Dwaine Eubanks to Deliver 2017 Squibb Lectures, Oct. 26 at UNC Asheville

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Dwaine Eubanks, an award-winning chemistry educator, will deliver UNC Asheville’s 20th annual S. Dexter Squibb Lectures on Thursday, Oct. 26 with a free public lecture at 11:45 a.m. and a private dinner and lecture that evening.

Eubanks completed both his undergraduate and graduate work at The University of Texas at Austin. He then began his career at the Savannah River Laboratory researching the properties of lanthanides, but he became more interested in the properties and practices that lead students to succeed or fail in chemistry, and returned to academe. He went on to become the 2015 winner of the George C. Pimentel award – the oldest and most prestigious chemistry education award American Chemical Society. His 11:45 a.m. public lecture is titled, How Do We Know That They Know What We Know They Should Know? The Challenges of Cognitive Assessment. That talk, free and open to everyone, will take place in UNC Asheville’s Rhoades Robinson Hall Room 125.

Eubanks has authored and illustrated chemistry textbooks, directed the general chemistry program of Oklahoma State University and later served on the faculty of Clemson University for more than a decade. For 15 years, he directed the ACS Examinations Institute, which produced standardized examinations for high school and university chemistry courses, and graduate school admission and placement exams. Although officially retired, Eubanks continues to produce technical illustrations for ACS publications, and he directs Clemson’s Emeritus College which provides services to that university’s students, faculty and administration.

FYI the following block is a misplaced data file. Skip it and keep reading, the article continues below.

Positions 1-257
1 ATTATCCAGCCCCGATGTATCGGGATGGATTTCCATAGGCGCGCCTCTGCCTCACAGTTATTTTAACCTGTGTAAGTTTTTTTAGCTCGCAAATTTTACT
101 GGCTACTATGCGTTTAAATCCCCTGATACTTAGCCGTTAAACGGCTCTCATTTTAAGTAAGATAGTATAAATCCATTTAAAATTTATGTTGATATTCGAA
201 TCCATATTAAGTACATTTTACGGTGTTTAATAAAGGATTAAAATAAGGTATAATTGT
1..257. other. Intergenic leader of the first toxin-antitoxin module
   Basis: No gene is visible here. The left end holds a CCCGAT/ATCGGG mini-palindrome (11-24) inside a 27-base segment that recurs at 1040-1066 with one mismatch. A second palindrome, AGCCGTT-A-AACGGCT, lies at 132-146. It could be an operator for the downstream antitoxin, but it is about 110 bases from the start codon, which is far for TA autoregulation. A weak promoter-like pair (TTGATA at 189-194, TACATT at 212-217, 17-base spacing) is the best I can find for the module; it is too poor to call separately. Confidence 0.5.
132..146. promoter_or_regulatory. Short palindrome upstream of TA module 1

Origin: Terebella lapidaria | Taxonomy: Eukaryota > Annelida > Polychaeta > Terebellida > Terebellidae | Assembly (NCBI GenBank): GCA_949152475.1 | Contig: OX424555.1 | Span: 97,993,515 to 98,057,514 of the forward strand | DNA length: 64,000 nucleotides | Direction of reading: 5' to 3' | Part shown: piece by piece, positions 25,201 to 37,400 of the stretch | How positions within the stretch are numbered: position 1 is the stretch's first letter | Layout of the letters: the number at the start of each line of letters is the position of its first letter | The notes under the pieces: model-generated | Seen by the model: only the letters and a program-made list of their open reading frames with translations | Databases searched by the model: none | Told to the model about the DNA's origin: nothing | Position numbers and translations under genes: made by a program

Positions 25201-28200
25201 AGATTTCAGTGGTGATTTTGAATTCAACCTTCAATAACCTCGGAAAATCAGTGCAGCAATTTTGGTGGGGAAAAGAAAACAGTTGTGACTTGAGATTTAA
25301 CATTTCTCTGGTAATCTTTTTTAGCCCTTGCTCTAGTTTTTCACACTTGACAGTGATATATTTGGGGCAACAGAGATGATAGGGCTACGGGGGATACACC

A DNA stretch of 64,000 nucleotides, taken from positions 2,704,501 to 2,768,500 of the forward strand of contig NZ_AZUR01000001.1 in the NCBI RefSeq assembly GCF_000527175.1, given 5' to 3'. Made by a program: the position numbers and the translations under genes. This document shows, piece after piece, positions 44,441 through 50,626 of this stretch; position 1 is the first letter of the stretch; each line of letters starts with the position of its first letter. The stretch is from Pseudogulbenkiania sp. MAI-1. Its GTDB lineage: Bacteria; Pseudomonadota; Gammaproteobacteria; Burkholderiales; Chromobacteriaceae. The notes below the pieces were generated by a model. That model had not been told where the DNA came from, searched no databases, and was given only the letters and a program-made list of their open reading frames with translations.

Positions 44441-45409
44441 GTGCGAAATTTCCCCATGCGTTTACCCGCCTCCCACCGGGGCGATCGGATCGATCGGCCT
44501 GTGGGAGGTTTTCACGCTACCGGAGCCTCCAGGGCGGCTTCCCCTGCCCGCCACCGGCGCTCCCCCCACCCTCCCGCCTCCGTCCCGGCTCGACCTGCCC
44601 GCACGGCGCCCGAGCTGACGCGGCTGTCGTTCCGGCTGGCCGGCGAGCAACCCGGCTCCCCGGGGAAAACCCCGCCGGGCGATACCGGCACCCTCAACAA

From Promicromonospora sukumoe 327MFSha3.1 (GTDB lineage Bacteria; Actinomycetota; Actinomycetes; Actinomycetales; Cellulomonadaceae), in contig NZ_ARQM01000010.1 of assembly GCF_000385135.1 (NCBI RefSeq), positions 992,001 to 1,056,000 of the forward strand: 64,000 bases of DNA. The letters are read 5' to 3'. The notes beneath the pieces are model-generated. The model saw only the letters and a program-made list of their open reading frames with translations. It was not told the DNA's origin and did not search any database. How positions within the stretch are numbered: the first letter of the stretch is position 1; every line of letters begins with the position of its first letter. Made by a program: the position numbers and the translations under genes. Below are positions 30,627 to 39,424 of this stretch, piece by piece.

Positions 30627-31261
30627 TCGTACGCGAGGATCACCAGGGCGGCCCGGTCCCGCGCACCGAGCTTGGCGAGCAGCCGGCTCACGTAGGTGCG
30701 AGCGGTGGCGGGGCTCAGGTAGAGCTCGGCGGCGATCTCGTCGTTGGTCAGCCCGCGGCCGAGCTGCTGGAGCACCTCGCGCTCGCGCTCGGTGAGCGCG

The 2017 S. Dexter Squibb Lectures are the first following Squibb’s death in June at the age of 85. Squibb led the development of UNC Asheville’s Department of Chemistry and chaired the department for three decades, from 1964-1994. He also helped advance the study of chemistry at Western Carolina University and Eckerd College in Florida, and he served as a visiting professor at UNC-Chapel Hill and Clemson University.

Squibb will be honored posthumously at a private dinner the evening of Oct. 26 for friends of the Department of Chemistry and the Squibb family. Eubanks will provide a dinner talk placing Squibb's contributions in the context of the changing landscape of chemistry education.

For more information, contact Mitra Sadeghian in the Department of Chemistry, at msadeghi@unca.edu or 828.251.6443.